And now see this man who has just entered. He, too, is an aristocrat, but as he turns, we can observe that there is a one-sided twist to his face. The bone formation in his face is similar to that of the woman's, but his expression is exaggerated by a muscular habit of the mouth, possibly occasioned by the loss of teeth. His eyes are open, but they express impassive coldness. He has taken life with a sneer. His brows are not arched, although one of them is artificially raised: the result, undoubtedly, of boredom.

Habitual good-humor ages the face in a pleasant manner. It is the only thing that never grows old: do you remember what genial sparkling eyes Joseph Jefferson and Mark Twain had ?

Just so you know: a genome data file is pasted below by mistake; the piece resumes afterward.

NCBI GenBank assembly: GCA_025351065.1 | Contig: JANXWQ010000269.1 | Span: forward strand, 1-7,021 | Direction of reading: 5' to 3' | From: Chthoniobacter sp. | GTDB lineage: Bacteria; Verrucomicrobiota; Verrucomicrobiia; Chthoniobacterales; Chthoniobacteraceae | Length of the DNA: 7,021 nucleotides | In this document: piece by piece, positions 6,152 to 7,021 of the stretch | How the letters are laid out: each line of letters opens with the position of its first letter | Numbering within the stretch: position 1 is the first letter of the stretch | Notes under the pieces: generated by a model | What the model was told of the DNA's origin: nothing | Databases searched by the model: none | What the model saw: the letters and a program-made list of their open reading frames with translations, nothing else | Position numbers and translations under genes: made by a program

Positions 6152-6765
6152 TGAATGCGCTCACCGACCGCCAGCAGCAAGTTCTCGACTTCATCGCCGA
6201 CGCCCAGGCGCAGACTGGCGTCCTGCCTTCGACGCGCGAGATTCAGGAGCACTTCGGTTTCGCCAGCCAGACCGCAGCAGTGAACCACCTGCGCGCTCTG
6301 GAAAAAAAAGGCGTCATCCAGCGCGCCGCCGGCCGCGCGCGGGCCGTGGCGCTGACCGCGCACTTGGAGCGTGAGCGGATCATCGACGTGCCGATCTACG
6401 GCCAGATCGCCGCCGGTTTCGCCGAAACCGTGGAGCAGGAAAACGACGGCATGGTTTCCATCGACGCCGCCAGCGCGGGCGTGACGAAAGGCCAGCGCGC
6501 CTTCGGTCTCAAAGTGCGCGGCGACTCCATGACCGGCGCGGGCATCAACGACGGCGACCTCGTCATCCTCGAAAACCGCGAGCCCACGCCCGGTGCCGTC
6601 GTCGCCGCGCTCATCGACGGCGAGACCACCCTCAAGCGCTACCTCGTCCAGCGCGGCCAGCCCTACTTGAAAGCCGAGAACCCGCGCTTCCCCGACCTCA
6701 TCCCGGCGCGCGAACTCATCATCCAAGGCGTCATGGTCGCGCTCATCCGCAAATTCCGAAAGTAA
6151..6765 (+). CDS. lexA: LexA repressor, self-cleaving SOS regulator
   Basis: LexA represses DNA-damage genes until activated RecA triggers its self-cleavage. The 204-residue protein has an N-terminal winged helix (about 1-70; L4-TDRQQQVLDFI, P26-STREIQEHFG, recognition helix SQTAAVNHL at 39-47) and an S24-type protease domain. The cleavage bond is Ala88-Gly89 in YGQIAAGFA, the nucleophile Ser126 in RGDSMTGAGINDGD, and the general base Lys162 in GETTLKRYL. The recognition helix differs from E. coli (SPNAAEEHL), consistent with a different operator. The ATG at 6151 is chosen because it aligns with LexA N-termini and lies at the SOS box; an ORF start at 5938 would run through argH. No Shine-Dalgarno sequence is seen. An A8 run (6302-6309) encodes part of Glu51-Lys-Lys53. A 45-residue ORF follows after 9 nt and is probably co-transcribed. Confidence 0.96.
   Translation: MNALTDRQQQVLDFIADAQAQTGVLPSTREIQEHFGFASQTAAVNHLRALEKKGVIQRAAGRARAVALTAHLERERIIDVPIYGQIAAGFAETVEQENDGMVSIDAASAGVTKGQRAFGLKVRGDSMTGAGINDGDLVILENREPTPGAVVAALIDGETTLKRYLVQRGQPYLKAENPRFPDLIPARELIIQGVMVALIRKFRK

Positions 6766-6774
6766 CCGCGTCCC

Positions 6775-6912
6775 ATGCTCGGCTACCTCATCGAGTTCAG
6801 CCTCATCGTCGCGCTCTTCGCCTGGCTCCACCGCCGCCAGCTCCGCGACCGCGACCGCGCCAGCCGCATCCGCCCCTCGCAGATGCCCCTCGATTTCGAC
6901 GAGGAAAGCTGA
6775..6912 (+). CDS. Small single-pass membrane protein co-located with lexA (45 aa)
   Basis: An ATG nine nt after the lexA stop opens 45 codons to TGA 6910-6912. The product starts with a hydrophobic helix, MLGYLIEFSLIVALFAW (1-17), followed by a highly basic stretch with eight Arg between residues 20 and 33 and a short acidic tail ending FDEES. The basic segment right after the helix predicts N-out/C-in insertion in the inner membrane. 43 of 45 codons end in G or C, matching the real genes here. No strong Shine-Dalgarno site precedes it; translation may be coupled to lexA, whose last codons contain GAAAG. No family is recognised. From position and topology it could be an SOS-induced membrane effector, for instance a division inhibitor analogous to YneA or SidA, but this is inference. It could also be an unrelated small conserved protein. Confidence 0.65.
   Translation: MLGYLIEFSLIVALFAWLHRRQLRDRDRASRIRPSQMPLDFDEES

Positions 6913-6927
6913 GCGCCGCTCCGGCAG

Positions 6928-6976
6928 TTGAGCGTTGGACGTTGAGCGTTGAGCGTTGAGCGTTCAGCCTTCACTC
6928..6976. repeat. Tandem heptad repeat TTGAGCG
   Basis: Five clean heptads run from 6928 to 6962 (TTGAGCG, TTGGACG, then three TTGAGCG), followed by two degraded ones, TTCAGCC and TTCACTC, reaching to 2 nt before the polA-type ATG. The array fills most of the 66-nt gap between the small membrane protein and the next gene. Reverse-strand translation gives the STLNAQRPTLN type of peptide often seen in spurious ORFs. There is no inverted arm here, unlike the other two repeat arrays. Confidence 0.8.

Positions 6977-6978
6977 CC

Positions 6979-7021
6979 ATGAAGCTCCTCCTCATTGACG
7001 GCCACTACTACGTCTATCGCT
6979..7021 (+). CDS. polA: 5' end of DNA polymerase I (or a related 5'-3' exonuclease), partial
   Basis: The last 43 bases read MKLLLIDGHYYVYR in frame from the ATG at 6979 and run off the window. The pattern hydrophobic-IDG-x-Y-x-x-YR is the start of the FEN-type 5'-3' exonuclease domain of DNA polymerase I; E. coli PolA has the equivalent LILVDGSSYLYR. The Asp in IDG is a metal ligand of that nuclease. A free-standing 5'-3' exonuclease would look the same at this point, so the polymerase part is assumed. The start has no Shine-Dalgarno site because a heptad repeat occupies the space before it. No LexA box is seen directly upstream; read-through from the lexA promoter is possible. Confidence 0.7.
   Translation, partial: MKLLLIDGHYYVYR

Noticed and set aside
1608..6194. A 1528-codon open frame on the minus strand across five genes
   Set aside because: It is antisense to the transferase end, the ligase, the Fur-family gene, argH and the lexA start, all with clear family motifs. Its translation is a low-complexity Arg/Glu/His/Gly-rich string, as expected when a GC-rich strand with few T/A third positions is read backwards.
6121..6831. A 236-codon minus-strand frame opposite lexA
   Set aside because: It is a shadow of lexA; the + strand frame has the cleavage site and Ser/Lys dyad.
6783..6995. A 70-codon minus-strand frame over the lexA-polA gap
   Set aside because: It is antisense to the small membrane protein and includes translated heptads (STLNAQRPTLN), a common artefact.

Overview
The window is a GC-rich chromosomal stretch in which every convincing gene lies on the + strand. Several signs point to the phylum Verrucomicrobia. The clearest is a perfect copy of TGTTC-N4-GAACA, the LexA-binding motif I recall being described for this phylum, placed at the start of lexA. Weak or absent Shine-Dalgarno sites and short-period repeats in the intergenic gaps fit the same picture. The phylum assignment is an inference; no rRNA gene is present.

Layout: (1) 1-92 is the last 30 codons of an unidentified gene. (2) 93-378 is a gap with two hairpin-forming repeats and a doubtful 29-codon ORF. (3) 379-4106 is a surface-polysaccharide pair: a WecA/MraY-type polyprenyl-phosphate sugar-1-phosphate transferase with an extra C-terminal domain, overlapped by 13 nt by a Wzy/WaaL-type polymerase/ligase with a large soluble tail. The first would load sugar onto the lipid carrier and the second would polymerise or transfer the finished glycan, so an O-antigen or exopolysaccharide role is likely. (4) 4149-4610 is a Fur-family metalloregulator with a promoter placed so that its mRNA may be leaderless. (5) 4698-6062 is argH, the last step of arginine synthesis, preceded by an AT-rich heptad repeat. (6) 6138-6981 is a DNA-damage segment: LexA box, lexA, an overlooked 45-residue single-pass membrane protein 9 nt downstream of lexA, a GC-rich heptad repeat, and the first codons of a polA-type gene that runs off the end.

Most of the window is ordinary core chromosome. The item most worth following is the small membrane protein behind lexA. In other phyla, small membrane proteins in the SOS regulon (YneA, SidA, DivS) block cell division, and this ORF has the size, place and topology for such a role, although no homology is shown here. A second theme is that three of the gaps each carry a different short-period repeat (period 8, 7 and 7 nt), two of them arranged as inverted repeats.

Bearing in mind these summary character studies, let us turn to the more practical side of make-up: Regarding straight make-up i.e. make-up which is designed to offset the glare of the lights it can safely be asserted that most professionals make-up too heavily. This is partially due to the fact that the lights in the dressing-room are seldom of like intensity or kind as those on the stage. Billie Burke and Blanche Ring occur to us as having achieved happy results in making-up, the former with a rose-bud prettiness of white and pink, the latter by using so little color and blending that little so well that it is scarcely perceivable. Both these actresses use very little rouge on the upper eyelids, an excess of which is one of the commonest faults. The only purpose it can serve is to soften the upward and whitening glare of the footlights. The skilful use of rouge is the most important and least understood of all the numerous elements of this art. First as to shade, most of the rouge used is blue. It does not blend with most powders, but produces a hard contrast, and appears unnatural. The placing of the rouge, too, is very important in obviating natural defects of proportion in the features, which distances always intensify. Any spot Ieft white is projected as if with a high-light. If the nose is too wide, it can be narrowed by shading the rouge up to its center line. If it is too prominent, it will be less apparent if shaded slightly all over. The same rule applies to the chin, the jaw, the ears, and the forehead. Some people lay in a general foundation of grease rouge before putting anything else on, but this is likely to give a muddy effect. If used only on the cheeks, with the dry rouge over all for shading, the effect is far more natural. Some also lay in a foundation of pink paste called " Exora " - but the result is nearly always. pasty, and should never be used except to cover some blotchiness. The lighter the make-up, the greater opportunity will there be for mobility of expression.